12 Nov 05 - Gascolator, Gas Line, Putterings


One of the things that came in the mail yesterday was a pile of desiccant plugs from Aircraft Spruce. Getting those in the engine is a priority, but we're probably going to only put them in the top plugs, for what it's worth.

Well, after borrowing a wrench to turn the spark plugs, which somehow we didn't already have. As a local RV-9A builder told me, "Now you get to the point where you get to buy lots of weird tools." Man, I thought I had been doing that for the last year and a half.


PB121734.JPG
Plugs in the engine. Purple means they're still dry . . . pink means it's time to put the desiccant (and only the desiccant, not the whole plug) in the oven to dry out.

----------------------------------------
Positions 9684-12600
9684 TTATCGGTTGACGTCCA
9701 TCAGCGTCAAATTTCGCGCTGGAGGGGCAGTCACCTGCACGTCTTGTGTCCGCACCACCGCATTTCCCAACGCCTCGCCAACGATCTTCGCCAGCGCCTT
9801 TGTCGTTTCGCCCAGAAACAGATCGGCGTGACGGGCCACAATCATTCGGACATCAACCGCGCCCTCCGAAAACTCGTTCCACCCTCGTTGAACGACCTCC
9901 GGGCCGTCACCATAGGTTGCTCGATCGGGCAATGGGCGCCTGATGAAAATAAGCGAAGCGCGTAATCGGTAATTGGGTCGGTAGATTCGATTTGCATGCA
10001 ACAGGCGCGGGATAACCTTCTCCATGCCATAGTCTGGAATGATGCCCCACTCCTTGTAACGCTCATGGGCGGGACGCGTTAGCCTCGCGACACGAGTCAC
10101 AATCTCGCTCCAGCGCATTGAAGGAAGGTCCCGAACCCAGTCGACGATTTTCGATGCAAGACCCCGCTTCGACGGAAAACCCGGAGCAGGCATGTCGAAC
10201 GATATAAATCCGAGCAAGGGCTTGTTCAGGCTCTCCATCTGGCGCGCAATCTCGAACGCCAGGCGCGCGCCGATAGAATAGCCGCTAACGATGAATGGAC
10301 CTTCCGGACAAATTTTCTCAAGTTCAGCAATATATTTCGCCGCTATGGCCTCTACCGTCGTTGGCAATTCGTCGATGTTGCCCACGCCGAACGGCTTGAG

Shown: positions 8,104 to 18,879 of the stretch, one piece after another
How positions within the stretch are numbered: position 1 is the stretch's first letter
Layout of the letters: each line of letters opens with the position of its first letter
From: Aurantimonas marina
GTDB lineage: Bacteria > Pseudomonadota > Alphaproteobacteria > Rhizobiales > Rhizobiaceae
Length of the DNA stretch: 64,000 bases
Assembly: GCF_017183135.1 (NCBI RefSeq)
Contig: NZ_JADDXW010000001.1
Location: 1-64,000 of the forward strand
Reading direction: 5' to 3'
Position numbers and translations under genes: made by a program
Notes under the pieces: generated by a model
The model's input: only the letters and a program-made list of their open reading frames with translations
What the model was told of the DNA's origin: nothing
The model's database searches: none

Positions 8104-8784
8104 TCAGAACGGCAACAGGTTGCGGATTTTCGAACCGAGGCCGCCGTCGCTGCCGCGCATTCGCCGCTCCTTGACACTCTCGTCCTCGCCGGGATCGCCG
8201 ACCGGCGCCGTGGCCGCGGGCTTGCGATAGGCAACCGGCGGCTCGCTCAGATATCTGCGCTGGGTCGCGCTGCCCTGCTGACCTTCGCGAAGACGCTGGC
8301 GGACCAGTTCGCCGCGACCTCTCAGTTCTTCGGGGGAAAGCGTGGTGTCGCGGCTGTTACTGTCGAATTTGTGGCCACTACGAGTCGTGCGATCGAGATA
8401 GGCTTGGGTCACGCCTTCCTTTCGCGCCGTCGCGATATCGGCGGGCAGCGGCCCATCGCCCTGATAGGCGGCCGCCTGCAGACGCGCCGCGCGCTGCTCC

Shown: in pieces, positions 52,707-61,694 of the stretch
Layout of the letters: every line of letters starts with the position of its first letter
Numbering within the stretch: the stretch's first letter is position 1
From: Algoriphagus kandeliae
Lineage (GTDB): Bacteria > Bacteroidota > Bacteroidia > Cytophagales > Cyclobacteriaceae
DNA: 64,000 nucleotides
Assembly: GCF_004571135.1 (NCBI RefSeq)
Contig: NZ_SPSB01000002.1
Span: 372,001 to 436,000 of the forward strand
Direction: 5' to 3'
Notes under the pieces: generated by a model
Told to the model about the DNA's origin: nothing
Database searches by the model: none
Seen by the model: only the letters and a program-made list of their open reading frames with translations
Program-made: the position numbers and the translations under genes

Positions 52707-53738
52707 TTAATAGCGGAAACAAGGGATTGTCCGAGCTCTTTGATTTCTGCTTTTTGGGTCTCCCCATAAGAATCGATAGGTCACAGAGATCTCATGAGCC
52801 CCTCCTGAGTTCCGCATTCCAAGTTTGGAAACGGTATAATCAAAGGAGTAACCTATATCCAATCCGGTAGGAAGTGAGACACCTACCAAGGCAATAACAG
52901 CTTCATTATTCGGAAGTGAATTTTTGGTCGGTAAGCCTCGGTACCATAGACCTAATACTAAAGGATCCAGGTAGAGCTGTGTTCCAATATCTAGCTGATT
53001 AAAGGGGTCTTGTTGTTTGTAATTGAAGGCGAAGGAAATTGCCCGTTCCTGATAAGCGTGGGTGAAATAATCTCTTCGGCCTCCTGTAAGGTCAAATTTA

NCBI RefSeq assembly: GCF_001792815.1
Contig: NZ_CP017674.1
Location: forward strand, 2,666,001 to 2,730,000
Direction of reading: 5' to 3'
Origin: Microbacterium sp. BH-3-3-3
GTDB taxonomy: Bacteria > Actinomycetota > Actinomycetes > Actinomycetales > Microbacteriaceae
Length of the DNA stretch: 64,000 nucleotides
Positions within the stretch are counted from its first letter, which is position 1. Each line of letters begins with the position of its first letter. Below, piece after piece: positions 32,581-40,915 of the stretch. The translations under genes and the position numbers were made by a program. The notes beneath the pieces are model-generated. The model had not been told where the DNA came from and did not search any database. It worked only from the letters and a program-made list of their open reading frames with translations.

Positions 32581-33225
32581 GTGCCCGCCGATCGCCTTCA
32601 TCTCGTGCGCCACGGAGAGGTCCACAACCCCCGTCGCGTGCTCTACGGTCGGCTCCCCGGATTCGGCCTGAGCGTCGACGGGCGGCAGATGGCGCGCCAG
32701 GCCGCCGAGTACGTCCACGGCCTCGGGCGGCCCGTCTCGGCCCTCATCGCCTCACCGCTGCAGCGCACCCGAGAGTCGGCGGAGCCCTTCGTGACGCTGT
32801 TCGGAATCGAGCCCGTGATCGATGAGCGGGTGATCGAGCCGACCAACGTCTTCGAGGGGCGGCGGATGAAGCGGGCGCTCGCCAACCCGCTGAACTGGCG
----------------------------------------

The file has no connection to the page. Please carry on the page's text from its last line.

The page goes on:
PB121735.JPG
The bottom nutplate for the fuel pump interferes with the fit of the engine mount on the nosegear models only. Here we are grinding it down with a dremel. (Also, to eliminate interference, you'll need a shorter bolt, or a trimmed bolt, or more washers.)
PB121737.JPG
Gascolator safety wired, which is the first time we've done that to any part. Was a learning experience and we used lots of wire. Oh, also the drain plug is in the end - used fuel lube for that.
PB121740.JPG
Gascolator on the firewall - fitting to the engine driven fuel pump is hooked up too.
PB121741.JPG
Manufactured and installed the gas line from the fuel pump to the gascolator. This seems to fit very nicely.

Seems that the next thing to tackle will be (a) the nutplates that go into the firewall (for clamps for hoses, etc.) and (b) the firewall recess, which is a potential pain in the rear. We'll see.




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